init_by_lua is no longer run in Nginx config test??

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May 5, 2021, 9:29:40 AMMay 5
to openresty-en
So this is quite strange. Looks like a substantial behavioral change has been made to OpenResty in early 2019 - to not run init_by_lua during Nginx config test (nginx -t).

Does anyone know why this change was made?
This seems like a big mistake.

The Nginx config test is the only way to verify that your config will apply successfully. Because Nginx reload is done with one-way communication (you send a SIGHUP to Nginx and don't get anything back) - there is no way to know if your config applied successfully. Hence - the config test, which you can do prior the actual reload to verify that the reload will be successful. It's your only response from Nginx about whether or not it will accept your config during reload.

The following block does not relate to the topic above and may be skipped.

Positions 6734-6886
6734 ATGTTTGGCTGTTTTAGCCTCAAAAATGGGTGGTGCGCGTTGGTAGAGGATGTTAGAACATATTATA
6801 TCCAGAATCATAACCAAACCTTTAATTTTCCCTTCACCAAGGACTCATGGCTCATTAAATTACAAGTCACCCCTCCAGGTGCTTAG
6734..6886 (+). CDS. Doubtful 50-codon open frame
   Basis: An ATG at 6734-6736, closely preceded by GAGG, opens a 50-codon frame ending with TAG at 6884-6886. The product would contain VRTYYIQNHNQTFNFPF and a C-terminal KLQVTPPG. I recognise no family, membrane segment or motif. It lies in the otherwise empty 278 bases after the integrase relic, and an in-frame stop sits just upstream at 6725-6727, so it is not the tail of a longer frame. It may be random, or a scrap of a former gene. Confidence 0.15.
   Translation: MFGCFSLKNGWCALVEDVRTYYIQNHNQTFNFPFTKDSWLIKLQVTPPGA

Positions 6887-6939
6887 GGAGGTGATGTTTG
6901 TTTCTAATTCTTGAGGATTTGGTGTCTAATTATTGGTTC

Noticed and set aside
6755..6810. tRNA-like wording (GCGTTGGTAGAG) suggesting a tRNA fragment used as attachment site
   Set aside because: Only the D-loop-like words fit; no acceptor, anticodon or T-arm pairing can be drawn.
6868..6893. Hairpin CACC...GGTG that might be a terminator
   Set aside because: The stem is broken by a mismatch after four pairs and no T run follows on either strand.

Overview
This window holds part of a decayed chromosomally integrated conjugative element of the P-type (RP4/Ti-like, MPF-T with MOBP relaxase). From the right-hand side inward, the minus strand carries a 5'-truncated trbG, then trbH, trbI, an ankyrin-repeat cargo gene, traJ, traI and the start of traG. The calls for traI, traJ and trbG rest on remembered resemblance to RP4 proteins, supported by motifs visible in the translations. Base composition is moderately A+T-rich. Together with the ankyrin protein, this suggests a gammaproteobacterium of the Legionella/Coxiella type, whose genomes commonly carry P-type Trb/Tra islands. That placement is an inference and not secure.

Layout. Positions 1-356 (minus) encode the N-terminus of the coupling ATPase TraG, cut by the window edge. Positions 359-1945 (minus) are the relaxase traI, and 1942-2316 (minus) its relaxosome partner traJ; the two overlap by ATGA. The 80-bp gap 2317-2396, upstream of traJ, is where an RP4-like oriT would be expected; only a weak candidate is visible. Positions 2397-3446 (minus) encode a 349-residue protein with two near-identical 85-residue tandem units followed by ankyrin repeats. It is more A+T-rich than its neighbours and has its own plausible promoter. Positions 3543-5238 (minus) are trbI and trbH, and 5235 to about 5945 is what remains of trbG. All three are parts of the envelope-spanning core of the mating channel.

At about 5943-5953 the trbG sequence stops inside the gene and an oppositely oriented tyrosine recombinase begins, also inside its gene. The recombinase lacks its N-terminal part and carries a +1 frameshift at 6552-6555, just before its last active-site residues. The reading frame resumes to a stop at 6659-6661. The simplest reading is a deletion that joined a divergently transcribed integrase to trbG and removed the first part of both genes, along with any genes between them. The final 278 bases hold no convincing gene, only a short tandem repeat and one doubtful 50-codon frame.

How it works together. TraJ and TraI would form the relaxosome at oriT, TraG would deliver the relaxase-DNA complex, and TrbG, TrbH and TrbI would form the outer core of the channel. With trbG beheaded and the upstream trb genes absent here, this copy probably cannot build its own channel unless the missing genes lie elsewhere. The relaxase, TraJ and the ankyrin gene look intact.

Now if you have a significant Lua codebase, and you are verifying things like customer configuration for example (over which you have no control) - you can only do that in init_by_lua, by using assert() to verify configuration validity and/or raising a fatal error() if there is a config issue. And it only makes sense to do it that way. 

And it is consistent with Nginx behavior - config processing being done both in config test and in actual initialization, and both are aborted in case there is a config error.

In fact, the only difference between a config test and an actual startup/reload of Nginx is that config test simply doesn't spawn the actual Nginx workers that listen for incoming traffic. It does everything else and then stops right before the master would fork into workers (as i understand).

It's a simple, clean and elegant model, and it works (or worked..) very well. I don't see why init_by_lua should now be exempted from it for some reason.

A couple years prior to this commit someone asked in lua-nginx-module github issues for this exact change:
And the response from maintainer agentzh was:
> Well, we have actually been taking advantage of the current behavior to test any problems when (pre)loading the application Lua library modules
> [...]
> So if any of these application modules fail to load, the test config can catch these errors.

Which makes perfect sense.
So just wondering why was this change made now? Does anyone know the reason(s) ?
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